· Long duration (multiple days….up to 9 days long), but uneventful. She will wake up in the morning with a tilt (varying degree and direction and sometimes includes her pelvis in the opposite direction, and sometimes would include limited use of one of her arms) and it will stay for many days until she wakes up one day and it is just gone and she is fine. These are usually preceded by some grumpiness, but not always. Sleep is often disrupted and she appears to be in discomfort when they are happening.
· Short duration (under 12 hours) and eventful. She wakes up with a tilt that usually only involves her neck and not her trunk. When she first started having this type of short eventful tilt there would be a 6-8 hour lag from the onset of the tilt before the vomiting and “seizure like” cycles started but the last few months that lag has become much less usually with only 15-30 minutes’ notice. She often has balance loss. She is always extremely grumpy. She becomes quiet and calm and goes very pale. Her eyes often start rolling. She starts rhythmically vomiting. After she finishes vomiting she is hypotonic, unresponsive, and hesitant to move. If she does not go into a recovery sleep (deep) immediately she will lie with her eyes open staring at the wall and not move…she will be limp. She will repeat this pattern for the next 6-8 hours anywhere from 3-8 times each hour. Essentially “having checked out” for the entire duration. This is what we refer to as an “incident”. These are disturbing to watch because she appears to be having some sort of “seizure activity”, but the EEG’s determined no seizure activity is taking place in her brain when she is behaving this way. With each event she has the number of cycles we are having is increasing. The first few tilts of this nature she only had 4-6 vomiting cycles and the longest one she was up to 23. Dehydration is a concern as she does not eat or drink during the events, she will nurse a tiny bit but only if she is in a deep part of her recovery sleep. She is comforted to be held the whole time and held upright when she is vomiting. She starts to vomit blood after a while if she has had a lot of the cycles which is always alarming for any parent.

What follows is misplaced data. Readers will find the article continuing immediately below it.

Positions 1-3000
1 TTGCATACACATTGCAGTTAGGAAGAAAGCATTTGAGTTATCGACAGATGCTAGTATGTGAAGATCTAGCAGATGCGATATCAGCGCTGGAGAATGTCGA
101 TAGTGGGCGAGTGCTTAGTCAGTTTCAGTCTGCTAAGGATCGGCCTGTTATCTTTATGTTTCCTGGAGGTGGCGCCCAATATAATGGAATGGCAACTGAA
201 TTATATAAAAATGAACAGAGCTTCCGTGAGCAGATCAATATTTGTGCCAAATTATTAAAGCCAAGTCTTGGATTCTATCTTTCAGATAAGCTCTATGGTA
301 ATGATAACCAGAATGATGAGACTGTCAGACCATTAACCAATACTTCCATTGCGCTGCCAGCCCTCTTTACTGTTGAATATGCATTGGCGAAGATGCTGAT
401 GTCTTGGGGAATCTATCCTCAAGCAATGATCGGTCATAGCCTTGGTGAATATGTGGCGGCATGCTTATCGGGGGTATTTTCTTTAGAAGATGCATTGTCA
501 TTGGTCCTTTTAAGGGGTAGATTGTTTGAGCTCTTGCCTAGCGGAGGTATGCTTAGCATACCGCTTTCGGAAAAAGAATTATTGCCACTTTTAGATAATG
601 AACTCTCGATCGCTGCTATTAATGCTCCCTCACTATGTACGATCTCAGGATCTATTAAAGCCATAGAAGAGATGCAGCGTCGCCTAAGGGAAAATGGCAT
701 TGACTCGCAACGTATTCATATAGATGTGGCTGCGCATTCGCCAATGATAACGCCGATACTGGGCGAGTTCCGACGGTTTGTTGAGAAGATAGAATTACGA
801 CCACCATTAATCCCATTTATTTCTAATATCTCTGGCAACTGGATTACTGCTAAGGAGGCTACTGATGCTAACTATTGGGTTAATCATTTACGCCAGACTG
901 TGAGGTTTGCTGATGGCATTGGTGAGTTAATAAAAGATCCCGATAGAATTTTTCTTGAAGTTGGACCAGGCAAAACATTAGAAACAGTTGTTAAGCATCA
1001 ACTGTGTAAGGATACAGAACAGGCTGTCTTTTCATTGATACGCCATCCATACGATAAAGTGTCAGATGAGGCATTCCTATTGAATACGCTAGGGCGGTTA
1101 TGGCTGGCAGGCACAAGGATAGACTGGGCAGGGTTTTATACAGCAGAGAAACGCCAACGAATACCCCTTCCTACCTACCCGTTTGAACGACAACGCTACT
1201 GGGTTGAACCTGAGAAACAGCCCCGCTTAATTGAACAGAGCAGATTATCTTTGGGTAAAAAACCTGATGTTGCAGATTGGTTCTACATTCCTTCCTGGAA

Today Kaiya is 17 months old and is a sweet, gentle, smart, lovely girl. She is very tall for her age and has gorgeous curly hair. She is developmentally normal and has a great sense of humour. She began walking a day after her 1st birthday. She might have done it on her birthday but she was in the hospital due to a bad event. She was vomiting copious amounts of blood- much more than usual which really scared us. She is still unable to tolerate cow’s milk protein. I am currently weaning her, but she does not enjoy goat’s milk at all.
We are optimistic that she might “outgrow” BPT. In the last 4 months her incidents are becoming further and further apart and she appears to be having vertigo more often in the place of a “full on event” that we would expect when she gets a cold. We are currently awaiting the results of her MRI and genetic tests.
I would like to say thank you to Richelle for putting this site together so that our families and other people who are touched by BPT have a place to connect. It can be scary especially at first and having other people to share your story with and compare with can help so much.